Garfield families part of U.S. health survey
A small group of preselected Garfield County families are receiving a knock on the door from a field representative of the U.S. Department of Health and Human Services to collect local data on health care.
The first-time visits are to report what the true costs of health care are in this rural county, and the data will be melded with results gathered nationwide from metropolitan areas. The Medical Expenditure Panel Survey (MEPS) is a confidential, ongoing, nationwide survey aiming to pin down accurate cost figures for health care across the country.
The survey also looks at how Americans pay for their care. Information is collected through interviews of all family members in specific households chosen from U.S. Census Bureau statistics. The interviews are conducted by field representatives from the Agency for Healthcare Research and Quality, and the Centers for Disease Control and Prevention.
In Garfield County, the MEPS field representative — whose name is omitted here for confidentiality purposes — says that while the survey has been done for decades, this is the first time such results have been gathered locally.
“Our mission is to gather confidential statistics to find where barriers to access for needed services or health insurance gaps are affecting rural citizens,” the representative said. “Some underserved people do not have access to needed services or certain treatments in their health insurance coverage, or if another specialization is needed, that may not be covered. We are seeking to find barriers and disparity in coverage.
“Sometimes people are charged overpriced premiums or deductibles, and that takes a lot of savings — or they have to opt out of health care and then are penalized for not having it,” she added. “There may be a huge gap to fill for working Americans. Garfield County has been chosen as a viable mouthpiece for this study because we want a picture of rural America.”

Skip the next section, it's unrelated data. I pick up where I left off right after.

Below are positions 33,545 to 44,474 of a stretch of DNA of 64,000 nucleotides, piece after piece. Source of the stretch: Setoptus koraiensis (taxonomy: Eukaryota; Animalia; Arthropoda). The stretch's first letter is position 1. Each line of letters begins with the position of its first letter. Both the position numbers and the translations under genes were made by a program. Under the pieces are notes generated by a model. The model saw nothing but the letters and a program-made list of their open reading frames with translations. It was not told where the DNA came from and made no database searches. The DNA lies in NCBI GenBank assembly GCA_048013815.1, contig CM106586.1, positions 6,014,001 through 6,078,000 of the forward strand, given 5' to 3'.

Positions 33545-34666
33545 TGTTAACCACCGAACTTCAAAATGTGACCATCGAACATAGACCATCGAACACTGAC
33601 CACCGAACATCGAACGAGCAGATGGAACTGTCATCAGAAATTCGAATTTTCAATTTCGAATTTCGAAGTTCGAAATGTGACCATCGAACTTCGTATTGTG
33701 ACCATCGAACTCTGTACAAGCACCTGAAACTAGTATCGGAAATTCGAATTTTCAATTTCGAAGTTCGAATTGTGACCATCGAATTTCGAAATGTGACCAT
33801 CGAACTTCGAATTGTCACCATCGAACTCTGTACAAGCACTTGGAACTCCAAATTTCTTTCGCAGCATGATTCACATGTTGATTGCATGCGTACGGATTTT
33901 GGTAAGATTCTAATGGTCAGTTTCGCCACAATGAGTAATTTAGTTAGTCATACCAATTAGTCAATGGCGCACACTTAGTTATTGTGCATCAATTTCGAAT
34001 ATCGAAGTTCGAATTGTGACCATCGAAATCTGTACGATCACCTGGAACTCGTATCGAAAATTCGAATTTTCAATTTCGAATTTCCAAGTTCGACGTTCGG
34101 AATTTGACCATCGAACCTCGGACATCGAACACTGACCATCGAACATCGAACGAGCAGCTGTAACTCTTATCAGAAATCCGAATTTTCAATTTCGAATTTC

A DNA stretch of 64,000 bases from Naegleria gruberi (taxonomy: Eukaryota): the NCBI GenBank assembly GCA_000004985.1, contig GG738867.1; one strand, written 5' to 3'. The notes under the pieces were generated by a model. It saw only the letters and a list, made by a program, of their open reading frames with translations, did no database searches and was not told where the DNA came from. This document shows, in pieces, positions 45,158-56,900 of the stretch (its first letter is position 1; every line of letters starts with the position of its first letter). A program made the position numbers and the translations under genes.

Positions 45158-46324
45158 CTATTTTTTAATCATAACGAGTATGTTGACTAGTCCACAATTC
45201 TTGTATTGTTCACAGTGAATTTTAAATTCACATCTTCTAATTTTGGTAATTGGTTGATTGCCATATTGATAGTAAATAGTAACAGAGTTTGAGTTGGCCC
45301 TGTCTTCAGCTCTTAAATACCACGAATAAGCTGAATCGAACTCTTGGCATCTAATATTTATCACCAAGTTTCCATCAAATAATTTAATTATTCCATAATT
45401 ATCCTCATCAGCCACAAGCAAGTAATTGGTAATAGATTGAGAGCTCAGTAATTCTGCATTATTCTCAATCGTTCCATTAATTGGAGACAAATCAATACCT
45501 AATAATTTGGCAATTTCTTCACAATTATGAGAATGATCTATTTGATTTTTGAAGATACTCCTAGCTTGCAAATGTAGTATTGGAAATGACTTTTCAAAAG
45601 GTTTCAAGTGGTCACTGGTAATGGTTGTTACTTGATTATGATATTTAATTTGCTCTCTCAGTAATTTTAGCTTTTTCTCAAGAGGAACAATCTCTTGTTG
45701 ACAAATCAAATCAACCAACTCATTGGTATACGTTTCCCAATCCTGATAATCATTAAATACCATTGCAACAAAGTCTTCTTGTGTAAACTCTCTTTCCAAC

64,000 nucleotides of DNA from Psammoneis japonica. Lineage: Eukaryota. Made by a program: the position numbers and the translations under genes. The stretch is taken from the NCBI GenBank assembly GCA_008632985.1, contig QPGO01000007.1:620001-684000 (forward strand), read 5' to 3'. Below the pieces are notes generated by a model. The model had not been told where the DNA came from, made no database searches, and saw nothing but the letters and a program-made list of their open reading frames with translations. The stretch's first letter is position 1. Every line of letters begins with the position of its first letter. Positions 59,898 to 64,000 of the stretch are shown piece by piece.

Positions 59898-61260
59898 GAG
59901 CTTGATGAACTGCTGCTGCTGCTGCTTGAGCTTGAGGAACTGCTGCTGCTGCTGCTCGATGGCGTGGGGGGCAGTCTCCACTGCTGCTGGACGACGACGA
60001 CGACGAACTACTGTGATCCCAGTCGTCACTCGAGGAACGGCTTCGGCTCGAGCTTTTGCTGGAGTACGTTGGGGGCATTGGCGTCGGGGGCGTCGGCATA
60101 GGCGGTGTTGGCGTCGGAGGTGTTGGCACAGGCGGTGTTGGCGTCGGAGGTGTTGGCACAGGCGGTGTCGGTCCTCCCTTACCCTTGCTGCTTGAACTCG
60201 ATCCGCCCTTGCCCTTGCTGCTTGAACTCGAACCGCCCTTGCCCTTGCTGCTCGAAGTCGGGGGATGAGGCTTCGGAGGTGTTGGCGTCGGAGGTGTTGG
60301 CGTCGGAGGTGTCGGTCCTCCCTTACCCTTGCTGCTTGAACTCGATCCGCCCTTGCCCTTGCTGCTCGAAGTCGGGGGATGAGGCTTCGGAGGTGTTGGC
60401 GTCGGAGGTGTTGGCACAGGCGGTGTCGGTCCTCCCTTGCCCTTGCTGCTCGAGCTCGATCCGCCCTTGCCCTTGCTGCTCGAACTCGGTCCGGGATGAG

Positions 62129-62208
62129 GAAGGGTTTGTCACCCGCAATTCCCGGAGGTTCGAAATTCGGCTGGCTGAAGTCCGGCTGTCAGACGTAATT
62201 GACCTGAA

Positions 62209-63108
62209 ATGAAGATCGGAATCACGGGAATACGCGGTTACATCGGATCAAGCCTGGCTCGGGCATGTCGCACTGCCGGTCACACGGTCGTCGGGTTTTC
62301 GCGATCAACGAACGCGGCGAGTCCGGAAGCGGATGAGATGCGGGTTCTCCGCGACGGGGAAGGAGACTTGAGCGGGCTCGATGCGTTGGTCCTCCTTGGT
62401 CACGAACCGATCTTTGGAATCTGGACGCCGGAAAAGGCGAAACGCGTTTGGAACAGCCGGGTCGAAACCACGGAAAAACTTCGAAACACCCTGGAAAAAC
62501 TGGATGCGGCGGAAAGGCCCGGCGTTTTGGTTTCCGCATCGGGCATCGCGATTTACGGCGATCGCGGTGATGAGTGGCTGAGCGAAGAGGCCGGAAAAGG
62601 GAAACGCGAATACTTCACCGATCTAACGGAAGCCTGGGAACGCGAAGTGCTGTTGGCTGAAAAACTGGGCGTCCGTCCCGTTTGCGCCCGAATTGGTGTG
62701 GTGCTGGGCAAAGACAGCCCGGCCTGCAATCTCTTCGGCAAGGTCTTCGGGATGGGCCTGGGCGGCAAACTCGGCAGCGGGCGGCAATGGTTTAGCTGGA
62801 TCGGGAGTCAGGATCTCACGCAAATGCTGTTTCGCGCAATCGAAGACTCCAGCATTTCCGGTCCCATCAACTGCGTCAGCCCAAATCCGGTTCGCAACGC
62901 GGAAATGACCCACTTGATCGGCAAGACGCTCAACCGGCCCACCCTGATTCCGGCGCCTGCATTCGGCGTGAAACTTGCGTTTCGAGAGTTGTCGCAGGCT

One response will represent thousands of other families in the sampling. Only 10 families from each municipality in Garfield County will be approached for interviews. While that may sound like a small number, the total survey only includes 150 communities nationwide. DHHS says this statistically reliable sample-selection process ensures that selected households represent thousands of similar households across the country.
In addition to access to health care, the study aims to find deficiencies in private and public health insurance coverage, and the economic struggles small businesses undergo to provide coverage. Results will be provided to federal, state and local governments and colleges to help make decisions on laws to assist families with health care coverage.
Garfield County commissioners have long been seeking to bring attention to the plight that citizens here have faced with expensive health care costs. The county has recently had some of the highest insurance premium rates in the nation, while income levels are not at all relative to these costs.
Each household is asked to take part in five interviews over a two-and-a-half-year period to ensure accuracy. The interviews typically take one to one and a half hours. One adult answers the questions for the family, but all members are encouraged to be present. Families will be paid $50 per visit for their contributions.
The interviewer will ask participants about recent health care visits and experiences, as well as gather information on age, education, health status, employment, and health care coverage. Confidentiality of the responses is protected by the Public Health Service Act.
Participation is entirely voluntary, and any data collected will be used by researchers from federal and state governments, universities and the private sector to better understand the cost of care and how it affects families.
Interviews will be scheduled at Garfield County offices or libraries if citizens are reticent about being interviewed at their homes.
For more information, go to http://www.meps.ahrq.gov.
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